and Other Access Issues
Maria is the Marketing Vice President on her student government. As a part of her role, she manages access to an email list reserved for student events. There is an additional email list utilized by upper level administrators to share essential information, about things like registration, financial aid, and graduation, but its access is very limited. Each large student organization may send one email per week to the list. Maria also sends out a weekly email newsletter that compiles all information, so smaller student organizations with only one or two events can also feature their marketing on the email list. Maria receives many complaints from students about the number of emails they receive on the email list, and knows that sometimes the volume drives students to unsubscribe, causing them to miss valuable information about campus events.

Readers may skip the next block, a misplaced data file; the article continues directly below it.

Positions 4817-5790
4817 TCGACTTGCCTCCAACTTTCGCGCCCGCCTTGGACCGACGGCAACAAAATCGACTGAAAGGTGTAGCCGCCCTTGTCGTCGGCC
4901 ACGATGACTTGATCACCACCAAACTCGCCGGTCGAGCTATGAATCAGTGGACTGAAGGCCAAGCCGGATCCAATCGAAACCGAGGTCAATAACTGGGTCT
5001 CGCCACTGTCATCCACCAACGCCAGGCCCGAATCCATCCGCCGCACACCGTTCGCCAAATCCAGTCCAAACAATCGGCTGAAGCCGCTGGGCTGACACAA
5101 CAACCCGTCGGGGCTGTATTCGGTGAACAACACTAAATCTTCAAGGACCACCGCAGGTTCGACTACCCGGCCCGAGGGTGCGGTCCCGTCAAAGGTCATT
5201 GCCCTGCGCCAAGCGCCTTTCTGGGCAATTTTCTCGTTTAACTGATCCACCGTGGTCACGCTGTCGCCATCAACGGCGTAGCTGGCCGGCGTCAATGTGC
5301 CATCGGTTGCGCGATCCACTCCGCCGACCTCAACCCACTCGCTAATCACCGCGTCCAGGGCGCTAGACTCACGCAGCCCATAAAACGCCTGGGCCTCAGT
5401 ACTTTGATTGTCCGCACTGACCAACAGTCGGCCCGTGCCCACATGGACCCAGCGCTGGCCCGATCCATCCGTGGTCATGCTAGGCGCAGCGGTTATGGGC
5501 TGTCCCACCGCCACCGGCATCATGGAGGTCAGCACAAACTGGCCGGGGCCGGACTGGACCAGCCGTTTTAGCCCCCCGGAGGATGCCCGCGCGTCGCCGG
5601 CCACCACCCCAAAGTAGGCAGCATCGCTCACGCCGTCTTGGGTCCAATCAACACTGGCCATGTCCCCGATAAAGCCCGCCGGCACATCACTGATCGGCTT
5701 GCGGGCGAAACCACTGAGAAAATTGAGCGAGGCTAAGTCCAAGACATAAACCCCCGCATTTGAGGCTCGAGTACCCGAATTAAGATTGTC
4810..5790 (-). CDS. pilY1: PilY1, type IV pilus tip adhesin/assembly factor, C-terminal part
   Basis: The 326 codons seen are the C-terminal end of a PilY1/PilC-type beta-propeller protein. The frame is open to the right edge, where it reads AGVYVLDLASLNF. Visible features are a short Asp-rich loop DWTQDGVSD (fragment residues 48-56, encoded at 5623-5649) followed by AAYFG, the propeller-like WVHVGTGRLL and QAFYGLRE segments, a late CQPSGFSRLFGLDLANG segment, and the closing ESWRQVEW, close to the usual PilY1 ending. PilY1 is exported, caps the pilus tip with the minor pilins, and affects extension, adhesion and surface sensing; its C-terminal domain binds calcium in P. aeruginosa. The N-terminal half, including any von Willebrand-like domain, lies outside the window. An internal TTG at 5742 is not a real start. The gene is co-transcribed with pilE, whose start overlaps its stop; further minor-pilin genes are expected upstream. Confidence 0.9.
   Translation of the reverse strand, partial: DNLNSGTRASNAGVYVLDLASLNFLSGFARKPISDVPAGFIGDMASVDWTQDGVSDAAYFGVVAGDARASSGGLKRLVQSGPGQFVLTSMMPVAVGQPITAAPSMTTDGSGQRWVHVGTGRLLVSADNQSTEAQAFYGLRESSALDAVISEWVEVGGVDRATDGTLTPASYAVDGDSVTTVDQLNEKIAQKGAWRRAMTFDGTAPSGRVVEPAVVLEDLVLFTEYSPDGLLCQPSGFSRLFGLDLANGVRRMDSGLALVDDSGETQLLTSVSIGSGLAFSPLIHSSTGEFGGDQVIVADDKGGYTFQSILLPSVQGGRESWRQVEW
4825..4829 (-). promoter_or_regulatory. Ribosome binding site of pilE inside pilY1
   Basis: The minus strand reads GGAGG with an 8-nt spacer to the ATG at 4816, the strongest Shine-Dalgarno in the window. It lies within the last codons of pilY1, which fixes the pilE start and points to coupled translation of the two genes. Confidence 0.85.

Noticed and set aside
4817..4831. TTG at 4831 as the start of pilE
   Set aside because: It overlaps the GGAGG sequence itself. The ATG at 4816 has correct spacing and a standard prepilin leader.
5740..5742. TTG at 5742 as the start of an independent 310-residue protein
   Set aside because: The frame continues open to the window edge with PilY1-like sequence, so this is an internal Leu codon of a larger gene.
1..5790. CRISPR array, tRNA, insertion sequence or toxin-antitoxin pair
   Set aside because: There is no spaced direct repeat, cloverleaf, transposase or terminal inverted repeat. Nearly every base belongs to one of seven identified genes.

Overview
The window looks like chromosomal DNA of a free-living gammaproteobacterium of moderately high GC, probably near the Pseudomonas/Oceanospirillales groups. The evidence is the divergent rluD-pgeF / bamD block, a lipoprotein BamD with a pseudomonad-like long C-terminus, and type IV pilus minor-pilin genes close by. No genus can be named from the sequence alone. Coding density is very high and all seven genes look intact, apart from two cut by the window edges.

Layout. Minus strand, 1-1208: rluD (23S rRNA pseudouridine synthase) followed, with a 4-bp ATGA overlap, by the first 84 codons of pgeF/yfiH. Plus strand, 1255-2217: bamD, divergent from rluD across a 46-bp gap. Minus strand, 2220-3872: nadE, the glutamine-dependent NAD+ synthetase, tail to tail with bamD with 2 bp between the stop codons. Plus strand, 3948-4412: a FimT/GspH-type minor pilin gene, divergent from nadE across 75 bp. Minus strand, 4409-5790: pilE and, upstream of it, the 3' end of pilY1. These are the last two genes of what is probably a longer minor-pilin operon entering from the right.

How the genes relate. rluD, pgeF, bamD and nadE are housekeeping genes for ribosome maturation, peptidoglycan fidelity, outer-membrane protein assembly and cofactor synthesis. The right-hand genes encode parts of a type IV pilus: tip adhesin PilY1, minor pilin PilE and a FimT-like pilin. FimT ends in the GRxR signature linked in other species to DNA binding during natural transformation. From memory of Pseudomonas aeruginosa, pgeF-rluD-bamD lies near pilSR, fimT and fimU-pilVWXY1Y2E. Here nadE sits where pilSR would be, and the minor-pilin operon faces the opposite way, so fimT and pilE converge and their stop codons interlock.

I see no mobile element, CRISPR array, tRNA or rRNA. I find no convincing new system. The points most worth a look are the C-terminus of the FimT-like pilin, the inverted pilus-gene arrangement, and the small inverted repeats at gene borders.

Recently, Maria has received many demands and requests from faculty and staff members, who would like to send email to students, but don’t have access to the essential list that administrators use. Their information is equally valuable, but the list Maria manages is explicitly reserved for advertising events put on by student organizations. Maria includes information from faculty members in the weekly email, but most continue to demand their own emails be sent individually to the list. Maria recognizes that it is unfair that the faculty members currently have no access, but also wonders why the burden falls on her to resolve the issue. With the large volume of emails the list already receives, Maria has serious concerns that students would be very unhappy and begin to unsubscribe in large numbers if faculty members were granted access. She also wants students to have access to the information faculty have to offer.
If you were Maria, what would you do? How would you negotiate the balance between fairness, access, and a practical understanding of student desires?